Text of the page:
Galaxy Quest 1999, Parisot
Inside Llewyn Davis 2013, Coen Bros.
The Stranger 1946, Welles
The Details 2011, Estes
The Iceman 2013, Vromen
We're The Millers 2013, Thurber
Guardians of The Galaxy 2014, Gunn
The Trip 2010, Winterbottom
Teenage Mutant Ninja Turtles 2014, Liebesman
The House I Live In 2012, Jarecki
I have a largely 21st century spate of the last ten films I've watched here. However, the theme that I gleamed could apply to almost all films. There is always going to be an element of "the stranger." It could be the protagonist, or the antagonist, the narrator or the audience. The stranger(s) could be thrust into action involuntarily or by way of choice, intended or not. I can't say I rooted for every main character in these films because they were such strangers to me, but strangers they are.
A team of strangers is assembled for "Galaxy Quest," "We're The Millers," "Guardians of The Galaxy," and "Teenage Mutant Ninja Turtles." These teams are thrust into situations in which they are the strangers to a new environment, although it is worth mentioning that their situations are as a result of a certain lifestyle choice (popular sci-fi show cast with Trekky like following, selling weed, a bunch of outlaws, and mutant turtles with something to prove). All four films were fun and uncomplicated. Free and easy makes for a good simple time. When the characters are a little more strange to us is when the relationship between the main character and the audience becomes a tad more challenging. "The Iceman" stars Michael Shannon (the latest and greatest film version of General Zod, my apologies to the awesome Terence Stamp) as the real life mob hit-man/serial killer Richard Kuklinski. This guy was coldblooded and on the face of it, the ultimate stranger to at least 98% of the film's audience. Sometimes I find it most challenging to enjoy a film that seems to want me to root for the ultimate deuchebag, but you throw in that that deuchebag has a loving wife and two daughters who only know a loving father/husband/provider AND that his father fucked him and his brother up (who's already in prison in the course of the story) when they were growing up and although the character gets what he deserves in the end, one can feel sympathy for this character who never had a chance. However, "Inside Llewyn Davis," "The Stranger," and "The Details" all presented me with less than inspiring individuals of varying degrees of disgust (a disregard for others in all their actions) where I just wanted to see how they get theirs.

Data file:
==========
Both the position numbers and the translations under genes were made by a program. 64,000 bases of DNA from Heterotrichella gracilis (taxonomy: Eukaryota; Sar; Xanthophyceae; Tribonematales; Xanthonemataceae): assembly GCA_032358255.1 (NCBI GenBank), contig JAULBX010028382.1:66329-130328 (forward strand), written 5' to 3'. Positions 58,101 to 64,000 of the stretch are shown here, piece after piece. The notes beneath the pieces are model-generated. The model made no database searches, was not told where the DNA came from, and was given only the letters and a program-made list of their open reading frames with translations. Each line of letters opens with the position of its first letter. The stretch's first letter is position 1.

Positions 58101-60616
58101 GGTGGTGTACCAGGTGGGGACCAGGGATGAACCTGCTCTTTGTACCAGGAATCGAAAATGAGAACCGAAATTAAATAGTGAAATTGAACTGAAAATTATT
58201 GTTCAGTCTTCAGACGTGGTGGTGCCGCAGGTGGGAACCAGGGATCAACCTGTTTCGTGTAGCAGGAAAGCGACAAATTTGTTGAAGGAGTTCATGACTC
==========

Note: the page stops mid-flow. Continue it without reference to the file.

In Eugene Jarecki's documentary film "The House I Live In," the director is the main character who is a stranger to a world he is delving into. He may know someone on the inside, but he is from the outside. As someone who grew up middle-class in southern New York like Mr. Jarecki, I could identify with the viewpoint of the filmmaker. The film interviews all the parties affected by harsh mandatory prison sentences for certain drugs which disproportionately affects the African-American and Hispanic populations. The director does an excellent job of involving the audience as the stranger of sorts to the issues in the film, and I at least, was left feeling assured that someday, the logic and reasoning behind tackling the mandatory drug sentences will prevail and we'll have less of a prison population and less families broken apart. A vicious cycle will be broken some day.
It's wonderful to be a stranger in a strange land (ala "The Trip") as well as playing the more passive role of the audience. Well who knows what theme I'll pull out of my....hat next time for the Patterns In Film Viewing column but there's always a theme for sure. Check out my past blogs as well!